Using well developed communication and listening skills, a community manager sets the tone for these relationships while letting them form organically; providing support and guidance along the way.

All in all, these two roles are very different and yet vital in their own ways. If I had to summarize it in one phrase, I wound say that a social media manager will take good care of your brand and your following but a community manager will take great care of your community and those within it.

Seeing Something New While Looking at the Old

I have to be honest. Having participated in social media since the chat room days on AOL in the 90’s, I came to the point of questioning the importance of participating in the whole social media world.

I am not one of those folks who likes to broadcast my every waking moment and I do not feel the need to post every thought that enters my mind.

That being said…

I have accounts on most of the popular social media sites; Pinterest, LinkedIn, google+, twitter and I even made the reluctant switch from Myspace to Facebook when everyone seemed to have jumped ship.

But again, I asked, what is the point of it all?


A Shift in Purpose

It was not until I started my master’s program in Library Science that I started to understand that social media is more than just a place where people share pictures of their kids, what they had for dinner, their current vice, or crazy drama that really should be kept private.

People can use social media as a tool to connect to companies and organizations that are important to them. From a business perspective, companies and organizations can use social media as a tool to make their customers or participates feel important and involved.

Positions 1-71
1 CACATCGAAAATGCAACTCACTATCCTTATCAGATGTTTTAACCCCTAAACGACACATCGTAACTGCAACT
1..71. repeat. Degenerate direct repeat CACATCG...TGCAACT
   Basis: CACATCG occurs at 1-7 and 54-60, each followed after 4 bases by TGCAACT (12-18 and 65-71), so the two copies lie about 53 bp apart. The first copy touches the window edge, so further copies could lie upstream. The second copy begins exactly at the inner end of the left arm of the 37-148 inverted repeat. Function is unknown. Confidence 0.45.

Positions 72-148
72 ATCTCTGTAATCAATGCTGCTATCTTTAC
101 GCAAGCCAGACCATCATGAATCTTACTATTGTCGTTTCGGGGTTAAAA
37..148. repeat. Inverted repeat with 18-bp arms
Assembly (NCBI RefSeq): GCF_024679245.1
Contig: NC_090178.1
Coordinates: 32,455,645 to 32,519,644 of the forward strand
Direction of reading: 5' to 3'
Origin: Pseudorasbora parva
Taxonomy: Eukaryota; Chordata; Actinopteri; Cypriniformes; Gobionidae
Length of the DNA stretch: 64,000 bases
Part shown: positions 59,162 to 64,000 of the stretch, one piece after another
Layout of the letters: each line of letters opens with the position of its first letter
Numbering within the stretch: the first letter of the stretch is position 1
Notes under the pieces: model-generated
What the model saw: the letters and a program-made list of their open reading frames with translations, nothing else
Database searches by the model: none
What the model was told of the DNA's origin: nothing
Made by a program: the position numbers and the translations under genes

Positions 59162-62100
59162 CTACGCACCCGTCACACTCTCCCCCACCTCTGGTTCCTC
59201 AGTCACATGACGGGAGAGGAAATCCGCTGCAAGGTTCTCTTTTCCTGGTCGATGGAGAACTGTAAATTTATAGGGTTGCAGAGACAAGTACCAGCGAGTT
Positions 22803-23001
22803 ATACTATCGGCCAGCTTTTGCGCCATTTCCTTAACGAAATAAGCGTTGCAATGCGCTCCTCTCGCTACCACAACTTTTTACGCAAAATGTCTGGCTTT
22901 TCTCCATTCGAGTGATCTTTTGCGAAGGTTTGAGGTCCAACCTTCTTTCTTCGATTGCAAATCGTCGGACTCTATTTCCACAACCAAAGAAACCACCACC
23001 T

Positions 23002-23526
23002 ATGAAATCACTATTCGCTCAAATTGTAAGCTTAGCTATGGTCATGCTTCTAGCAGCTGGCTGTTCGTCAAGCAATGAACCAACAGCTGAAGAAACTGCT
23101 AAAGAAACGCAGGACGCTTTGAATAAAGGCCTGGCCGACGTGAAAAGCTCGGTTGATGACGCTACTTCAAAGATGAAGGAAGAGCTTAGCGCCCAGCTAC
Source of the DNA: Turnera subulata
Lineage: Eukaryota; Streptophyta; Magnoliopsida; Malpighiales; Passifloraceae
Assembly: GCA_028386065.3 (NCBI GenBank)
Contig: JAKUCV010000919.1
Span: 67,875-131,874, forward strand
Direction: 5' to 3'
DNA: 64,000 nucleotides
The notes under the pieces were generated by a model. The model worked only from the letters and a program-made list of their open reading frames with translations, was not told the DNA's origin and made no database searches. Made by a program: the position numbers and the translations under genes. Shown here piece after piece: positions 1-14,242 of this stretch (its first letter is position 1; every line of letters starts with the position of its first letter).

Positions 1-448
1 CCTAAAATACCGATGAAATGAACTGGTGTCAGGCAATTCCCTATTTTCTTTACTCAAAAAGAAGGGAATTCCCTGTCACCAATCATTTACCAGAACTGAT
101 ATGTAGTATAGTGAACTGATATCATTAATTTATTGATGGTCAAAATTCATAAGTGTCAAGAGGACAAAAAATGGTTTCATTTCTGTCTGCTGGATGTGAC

Oliver Blanchard’s book Social Media ROI: Managing and Measuring Social Media Efforts in Your Organization makes a clear distinction between what social media is and how it is different from social communication.  Social media is the platform that can be used, while social communication is the actual connection between people in the community and people working within the organization (pg.7). It is not enough for a company or business to just start up a social media presence and think the social communication will just appear.  Blanchard stresses the point there needs to be actual value for the company to have a social media presence and it is important to define the purpose of being on social media and set goals (pg.13-15).  The management of the online communities is to be taken seriously because the creation of the connection between people and the organization is not guaranteed.  It is the social communication that is the key and changing factor for me.


A New Value

I apply Blanchard’s teaching to the profession I aspire to be in.  I am going to be a librarian. One of the key responsibilities of a librarian is to connect the library users to the library resources.  Social media can be an incredibly valuable tool to make the library’s communities members have a connection to their library.  Without a community, a library would be irrelevant.

I am now starting to see a new value in social media.  The value can really be seen when we stop focusing so much on ourselves and the mundane details of our lives and start using the tool to connect with people and organizations we are truly passionate about.